ACL Semifinal 1st leg: Jeonbuk v FC Seoul Sept 28

In almost 2 hours, Son Heung-Min will likely line up for Tottenham for the Champions League match at CSKA Moscow, see Tim Lee’s post about that. We might return in this post to give updates, but for the latest, do check Tavern Twitter.

The Asian Champions League title is within reach for a K-League side this year, but the question is, who will come out on top to represent in the upcoming semifinal clash between Jeonbuk and FC Seoul?  #1 vs #2 in the K-League table, will this inevitably be the Korean version of Bayern Munich v BVB? Regardless, this will be as K-League United’s Matthew Binns puts it, “the biggest fixture in Korean football this year.”  They’ve both cruised (well, maybe Jeonbuk more so than Seoul) against their superior funded Chinese opponents, but recent acquisitions like Hulk and Pelle for respective sides Shandong Luneng and Shanghai proved no match for the experience and overall quality of the K-League sides. Even star managers like Magath and Eriksson couldn’t bring those clubs to the ACL promised land. And once again, no J-League clubs at this stage of the tournament, which is somewhat perplexing given perceptions of fast technical improvements in the Japanese domestic leagues.

K League United has some varying opinions on who will come out ahead in this first leg, that’s a great way to preview the first leg fixture, but first it will help to stake out logistics for watching this match:

Jeonbuk v FC Seoul Wed Sept 28 6:00 AM US EST / 7 PM Korea Time

TV/Streaming: in Korea: Afreeca, Daum, MBC Sports +. In the US, creative options available (perhaps check with Tavern Twitter before kickoff)

Quick things to know about the semifinal

Head to Head this year, Jeonbuk has run away with the K-League title, thanks in part to their 3 wins this season over FC Seoul. When there was a chance for Seoul to close the gap, Jeonbuk shut it down each and every time.

But what’s different this time?  The ACL is a beast of another nature and motivation. Seoul has a shot if the trio of Adriano, Dejan and Park Chu-Young (and let’s include Yun Ju-tae to the attacking options with his goal scoring heroics of late). Adriano is in the hunt for the golden boot for prolific scoring in Asian competition. There is the sense that despite Jeonbuk’s many lethal advantages (Kim Bo-Kyung, Lee Jae-Sung, Leonardo) Seoul has the potential to both shut down the green machine’s high octane offense with ex Ulsan defender Kwak Tae-Hwi transferring to Seoul during the last transfer window AND light up Jeonbuk with Dejan/Park/Adriano trio finally clicking into gear.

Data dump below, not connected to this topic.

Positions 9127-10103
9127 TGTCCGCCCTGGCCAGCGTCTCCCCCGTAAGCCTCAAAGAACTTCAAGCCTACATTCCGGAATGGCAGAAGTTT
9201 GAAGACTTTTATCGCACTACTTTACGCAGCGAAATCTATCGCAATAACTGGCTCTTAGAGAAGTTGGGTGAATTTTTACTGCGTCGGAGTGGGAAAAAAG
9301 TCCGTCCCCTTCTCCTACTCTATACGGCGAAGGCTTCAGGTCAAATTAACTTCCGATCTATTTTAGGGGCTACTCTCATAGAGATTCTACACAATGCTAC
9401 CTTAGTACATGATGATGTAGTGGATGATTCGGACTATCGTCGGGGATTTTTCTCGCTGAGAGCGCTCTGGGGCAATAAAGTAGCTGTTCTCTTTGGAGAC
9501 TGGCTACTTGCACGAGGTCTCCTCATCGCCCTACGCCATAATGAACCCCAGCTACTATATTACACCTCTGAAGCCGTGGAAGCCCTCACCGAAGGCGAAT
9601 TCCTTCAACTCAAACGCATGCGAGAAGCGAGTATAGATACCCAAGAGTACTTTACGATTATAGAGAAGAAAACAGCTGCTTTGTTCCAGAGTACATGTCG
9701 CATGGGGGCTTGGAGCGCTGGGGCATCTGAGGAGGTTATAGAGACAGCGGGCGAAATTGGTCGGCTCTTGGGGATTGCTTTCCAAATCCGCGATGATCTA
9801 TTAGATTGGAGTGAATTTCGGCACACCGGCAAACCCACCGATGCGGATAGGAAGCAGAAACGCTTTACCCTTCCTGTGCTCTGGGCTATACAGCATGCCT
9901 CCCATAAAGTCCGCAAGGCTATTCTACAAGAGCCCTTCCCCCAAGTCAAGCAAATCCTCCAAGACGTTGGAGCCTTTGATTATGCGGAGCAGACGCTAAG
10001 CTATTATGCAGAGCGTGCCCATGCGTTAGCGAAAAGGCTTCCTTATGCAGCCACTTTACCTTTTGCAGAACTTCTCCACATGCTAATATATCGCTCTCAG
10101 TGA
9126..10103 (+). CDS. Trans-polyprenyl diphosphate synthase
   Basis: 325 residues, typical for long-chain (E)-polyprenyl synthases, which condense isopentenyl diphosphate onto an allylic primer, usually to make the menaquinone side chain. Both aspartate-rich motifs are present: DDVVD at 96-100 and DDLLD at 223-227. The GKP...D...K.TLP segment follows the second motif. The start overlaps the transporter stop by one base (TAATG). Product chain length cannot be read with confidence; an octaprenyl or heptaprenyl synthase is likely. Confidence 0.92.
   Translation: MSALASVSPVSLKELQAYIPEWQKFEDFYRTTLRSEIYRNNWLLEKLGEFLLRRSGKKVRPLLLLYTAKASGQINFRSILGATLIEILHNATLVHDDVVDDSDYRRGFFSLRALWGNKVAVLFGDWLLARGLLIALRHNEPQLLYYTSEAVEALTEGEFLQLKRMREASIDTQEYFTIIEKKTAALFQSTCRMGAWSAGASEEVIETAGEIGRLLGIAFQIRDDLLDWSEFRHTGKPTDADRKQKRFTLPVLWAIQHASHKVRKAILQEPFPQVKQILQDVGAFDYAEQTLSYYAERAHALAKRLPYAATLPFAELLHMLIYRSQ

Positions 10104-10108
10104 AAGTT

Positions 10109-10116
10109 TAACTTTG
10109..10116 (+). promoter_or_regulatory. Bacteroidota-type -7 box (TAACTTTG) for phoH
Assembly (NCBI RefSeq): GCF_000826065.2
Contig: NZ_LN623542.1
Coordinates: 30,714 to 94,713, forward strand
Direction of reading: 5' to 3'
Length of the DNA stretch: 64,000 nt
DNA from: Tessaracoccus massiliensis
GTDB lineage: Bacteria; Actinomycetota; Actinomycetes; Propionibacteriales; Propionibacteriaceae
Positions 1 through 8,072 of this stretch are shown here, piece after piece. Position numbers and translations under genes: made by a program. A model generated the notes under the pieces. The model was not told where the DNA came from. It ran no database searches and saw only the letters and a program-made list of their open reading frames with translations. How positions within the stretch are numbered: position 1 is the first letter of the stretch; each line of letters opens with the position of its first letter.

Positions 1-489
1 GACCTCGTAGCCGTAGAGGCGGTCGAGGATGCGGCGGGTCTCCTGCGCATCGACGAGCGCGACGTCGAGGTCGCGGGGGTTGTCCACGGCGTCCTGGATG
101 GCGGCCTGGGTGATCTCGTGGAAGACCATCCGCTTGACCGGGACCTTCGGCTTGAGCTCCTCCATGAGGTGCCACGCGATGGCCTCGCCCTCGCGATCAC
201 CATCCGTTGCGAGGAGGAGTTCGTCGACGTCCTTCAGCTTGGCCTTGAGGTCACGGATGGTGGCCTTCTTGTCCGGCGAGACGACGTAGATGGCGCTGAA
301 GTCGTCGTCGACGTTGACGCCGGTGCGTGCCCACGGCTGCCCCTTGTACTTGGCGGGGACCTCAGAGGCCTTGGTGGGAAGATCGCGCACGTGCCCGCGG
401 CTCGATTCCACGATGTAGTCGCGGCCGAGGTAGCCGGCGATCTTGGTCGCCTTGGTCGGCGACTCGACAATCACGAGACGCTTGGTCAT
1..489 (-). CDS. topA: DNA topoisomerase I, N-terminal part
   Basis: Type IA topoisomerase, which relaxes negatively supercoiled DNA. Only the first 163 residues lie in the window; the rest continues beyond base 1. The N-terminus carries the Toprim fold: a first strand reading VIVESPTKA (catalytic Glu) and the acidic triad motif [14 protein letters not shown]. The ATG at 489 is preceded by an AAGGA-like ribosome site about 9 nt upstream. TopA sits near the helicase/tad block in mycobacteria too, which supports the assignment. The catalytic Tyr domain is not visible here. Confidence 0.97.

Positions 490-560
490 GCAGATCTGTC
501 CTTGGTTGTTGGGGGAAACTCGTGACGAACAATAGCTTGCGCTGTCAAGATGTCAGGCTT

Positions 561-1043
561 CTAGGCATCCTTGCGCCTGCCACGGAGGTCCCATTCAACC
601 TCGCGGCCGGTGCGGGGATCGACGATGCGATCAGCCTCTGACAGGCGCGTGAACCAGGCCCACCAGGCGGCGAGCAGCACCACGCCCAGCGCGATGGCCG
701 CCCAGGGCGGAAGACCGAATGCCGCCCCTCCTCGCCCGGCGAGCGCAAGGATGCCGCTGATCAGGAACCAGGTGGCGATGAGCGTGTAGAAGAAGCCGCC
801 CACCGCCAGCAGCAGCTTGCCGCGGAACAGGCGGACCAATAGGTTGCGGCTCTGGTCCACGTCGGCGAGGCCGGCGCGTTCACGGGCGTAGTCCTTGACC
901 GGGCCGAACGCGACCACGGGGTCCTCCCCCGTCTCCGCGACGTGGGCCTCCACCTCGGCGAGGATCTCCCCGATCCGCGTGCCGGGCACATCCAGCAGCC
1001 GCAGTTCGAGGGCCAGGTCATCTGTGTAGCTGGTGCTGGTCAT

There is some distant synergy between the two sides: Jeonbuk’s Kim Shin-Wook (aka the Wookie) might/probably see some action against his old Ulsan teammate Kwak Tae-Hwi. Both were on the ACL title winning Ulsan side in 2012. Here in a video interview he describes Kwak having strengths and weaknesses, the latter he thinks he can exploit to score on his old teammate (and yet, I can’t help but sense in the video that the Wookie himself is not terribly convinced of his own words).


Tavern prediction: I usually refrain from making forecasts but I’ll try to make things interesting. I’m going against most prognosticators and go for a shock 3:1 victory for FC Seoul over Jeonbuk. That will put pressure on the Jeolla side for the 2nd away leg at Seoul – that is unless most predictions about the results are correct.

On the other side of the East/West divide that will meet for the finals, Al Ain v El Jaish is already underway, with Lee Myong-Joo’s Al Ain side with a slight 2-1 lead after 60 minutes…

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  1. Interesting of late, Seoul has been trying out the 3-5-2 again despite preferring a 4-2-4/4-4-2 in Hwang’s early days with the club. I wonder if we’ll see Seoul try to do to Jeonbuk what Jeonbuk did to them in the season opener – sit back like crazy and look for a lucky goal, or at least hold them to a draw in Jeonju.

    One thing’s for sure, going attack attack attack on Jeonbuk is generally a suicidal plan, but letting yourself get sucked into their narrow pressing isn’t ideal either. If a 3-5-2 isn’t for defensive purposes, it’s at least for width. The wing backs will be important as always but so will players like Takahagi and Joo Sejong to diligently defend as well as distribute.

  2. Yeah the Korean media is reporting that we might see a 3 back again – personally I think Hwang’s Seoul sides have been more convincing in a 4-4-2 but we’ll see how this goes…

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